The financial crisis has challenged today's technology leaders in the capital markets like never before. While most financial firms have returned to the robust profits of years past, technology leaders still are under pressure not only to tightly manage costs but to continue to reduce expenses.
Until the credit crisis derailed the financial markets in September 2008, for many years CIOs' main goal was to provide the technology to support business growth and drive revenues. In 2009, for the first time in memory, CIOs and CTOs were faced with a new and unfamiliar business priority: cost containment. And cost control remains the No. 1 priority today -- with growth running a distant third (behind compliance).
So when we started our search earlier this year for the industry's most innovative IT organizations and their technology leaders, we too were faced with a different mandate -- seek out the firms that still manage to innovate while reducing expenses and costs.
Luckily, few industries spend as much money on technology and focus as much effort on innovation as Wall Street does -- even in budget-lean 2009. High-performance computing, virtualization, low latency and data center efficiency are just a few IT areas in which capital markets firms are ahead of companies in other industries.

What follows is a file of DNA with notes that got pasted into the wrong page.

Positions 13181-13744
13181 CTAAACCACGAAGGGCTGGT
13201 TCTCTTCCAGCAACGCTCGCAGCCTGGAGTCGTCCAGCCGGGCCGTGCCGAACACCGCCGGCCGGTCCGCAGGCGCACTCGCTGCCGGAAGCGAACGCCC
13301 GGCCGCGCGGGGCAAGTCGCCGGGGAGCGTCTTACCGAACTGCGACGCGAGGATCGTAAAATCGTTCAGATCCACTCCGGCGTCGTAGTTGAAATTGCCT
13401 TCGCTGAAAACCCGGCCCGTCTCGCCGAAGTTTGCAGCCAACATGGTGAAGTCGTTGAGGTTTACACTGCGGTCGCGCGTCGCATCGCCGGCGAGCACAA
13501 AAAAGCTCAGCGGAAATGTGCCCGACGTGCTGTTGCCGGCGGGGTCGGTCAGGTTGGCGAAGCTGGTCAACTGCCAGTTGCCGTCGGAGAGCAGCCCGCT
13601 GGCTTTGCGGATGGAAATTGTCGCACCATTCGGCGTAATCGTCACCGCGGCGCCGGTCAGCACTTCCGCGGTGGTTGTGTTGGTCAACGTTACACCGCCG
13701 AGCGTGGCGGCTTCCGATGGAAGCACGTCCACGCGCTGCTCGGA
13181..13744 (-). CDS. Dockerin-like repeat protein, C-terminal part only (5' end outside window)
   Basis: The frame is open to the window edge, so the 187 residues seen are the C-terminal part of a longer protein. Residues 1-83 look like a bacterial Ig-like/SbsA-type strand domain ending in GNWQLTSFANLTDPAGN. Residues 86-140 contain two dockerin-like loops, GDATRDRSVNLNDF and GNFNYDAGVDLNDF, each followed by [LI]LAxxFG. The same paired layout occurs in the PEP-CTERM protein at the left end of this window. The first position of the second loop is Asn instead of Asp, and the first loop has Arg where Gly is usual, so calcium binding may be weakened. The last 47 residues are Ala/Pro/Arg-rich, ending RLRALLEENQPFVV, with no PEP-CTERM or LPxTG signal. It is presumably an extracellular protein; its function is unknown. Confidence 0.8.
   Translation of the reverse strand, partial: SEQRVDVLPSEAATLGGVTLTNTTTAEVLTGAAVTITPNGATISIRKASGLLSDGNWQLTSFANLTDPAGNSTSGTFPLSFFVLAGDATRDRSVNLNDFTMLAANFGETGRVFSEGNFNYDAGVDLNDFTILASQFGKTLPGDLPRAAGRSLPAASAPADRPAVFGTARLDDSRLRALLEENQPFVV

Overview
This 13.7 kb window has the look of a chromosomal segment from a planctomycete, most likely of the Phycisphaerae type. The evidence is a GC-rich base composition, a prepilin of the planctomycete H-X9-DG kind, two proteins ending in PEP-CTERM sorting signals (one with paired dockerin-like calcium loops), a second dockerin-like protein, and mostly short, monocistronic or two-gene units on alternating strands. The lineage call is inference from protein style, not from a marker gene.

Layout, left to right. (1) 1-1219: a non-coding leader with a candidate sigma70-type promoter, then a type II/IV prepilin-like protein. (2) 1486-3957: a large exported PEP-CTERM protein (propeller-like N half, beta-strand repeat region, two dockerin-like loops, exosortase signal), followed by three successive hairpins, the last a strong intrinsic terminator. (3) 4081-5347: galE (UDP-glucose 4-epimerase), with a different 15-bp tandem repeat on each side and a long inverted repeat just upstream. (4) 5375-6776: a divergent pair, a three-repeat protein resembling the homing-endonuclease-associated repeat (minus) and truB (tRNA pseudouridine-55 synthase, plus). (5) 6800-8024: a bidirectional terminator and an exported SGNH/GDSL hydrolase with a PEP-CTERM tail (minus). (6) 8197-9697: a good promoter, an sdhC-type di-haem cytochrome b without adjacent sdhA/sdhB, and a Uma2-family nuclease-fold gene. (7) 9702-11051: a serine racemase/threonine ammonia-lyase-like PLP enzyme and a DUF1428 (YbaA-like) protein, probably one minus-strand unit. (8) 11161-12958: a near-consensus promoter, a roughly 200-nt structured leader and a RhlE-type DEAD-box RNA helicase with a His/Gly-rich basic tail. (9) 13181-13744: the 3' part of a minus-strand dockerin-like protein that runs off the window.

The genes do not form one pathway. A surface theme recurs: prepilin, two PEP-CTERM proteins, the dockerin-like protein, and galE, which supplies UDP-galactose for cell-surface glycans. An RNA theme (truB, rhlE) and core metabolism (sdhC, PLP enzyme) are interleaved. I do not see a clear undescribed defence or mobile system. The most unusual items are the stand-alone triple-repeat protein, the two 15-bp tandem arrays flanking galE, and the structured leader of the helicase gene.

Are there other strong IT leaders on the Street? Of course. We've profiled many of them in the past, and we will continue to write about them going forward. But for this year's Gold Book we selected a small group of forward-thinking executives who we feel have taken innovation over the past year to new heights (see honorees, at right).
In the course of our research, we turned up plenty of evidence of our honorees' IT innovation, including these highlights:
- Goldman Sachs has improved trade throughput 1,000 percent. According to Joseph Squeri, the firm's global head of equities technology, by re-architecting order management connectivity and routing for trading, the firm reduced latency by 90 percent.
- NYSE Euronext co-CIO Steve Rubinow says the exchange will roll out a universal trading platform, which will enable trading across all asset classes and geographies, in the U.S. next year.
- By the end of next year, the default deployment for Morgan Stanley's 100,000 desktops will be virtual.
- At Fidelity Investments, Joseph Ferra, perhaps the only chief wireless officer in the financial services industry, says users may one day be able to text their trades.
- TradeKing's IT staff of 12 developers builds all of the firm's social networking tools (including common interest forums, micro-blogs, leaderboards and more than 600 investor blogs) using the open source Ruby on Rails platform.
For the full story on all of the technology initiatives from this year's Gold Book honorees, read on.
Wall Street & Technology's 2009 Gold Book Advisory Board
Peter Delano, Research Operations Director, Securities & Investments, TowerGroup
Mayiz Habbal, SVP, Securities & Investments Group, Celent
Sang Lee, Managing Partner, Aite Group
Tom Price, Independent Consultant
Larry Tabb, Founder and CEO, Tabb Group
The Selection Process
- WS&T editors compiled an initial list and critiqued nominees.
- WS&T's Gold Book Advisory Board recommended additional candidates and provided background information.
- Editors contacted the nominees to request more information on their firms and technology projects.
- Editors compiled detailed nominations for each firm.
- Advisory Board and editors voted on nominations.
- Top vote-getters were selected.
- Editors interviewed executives for Gold Book profiles.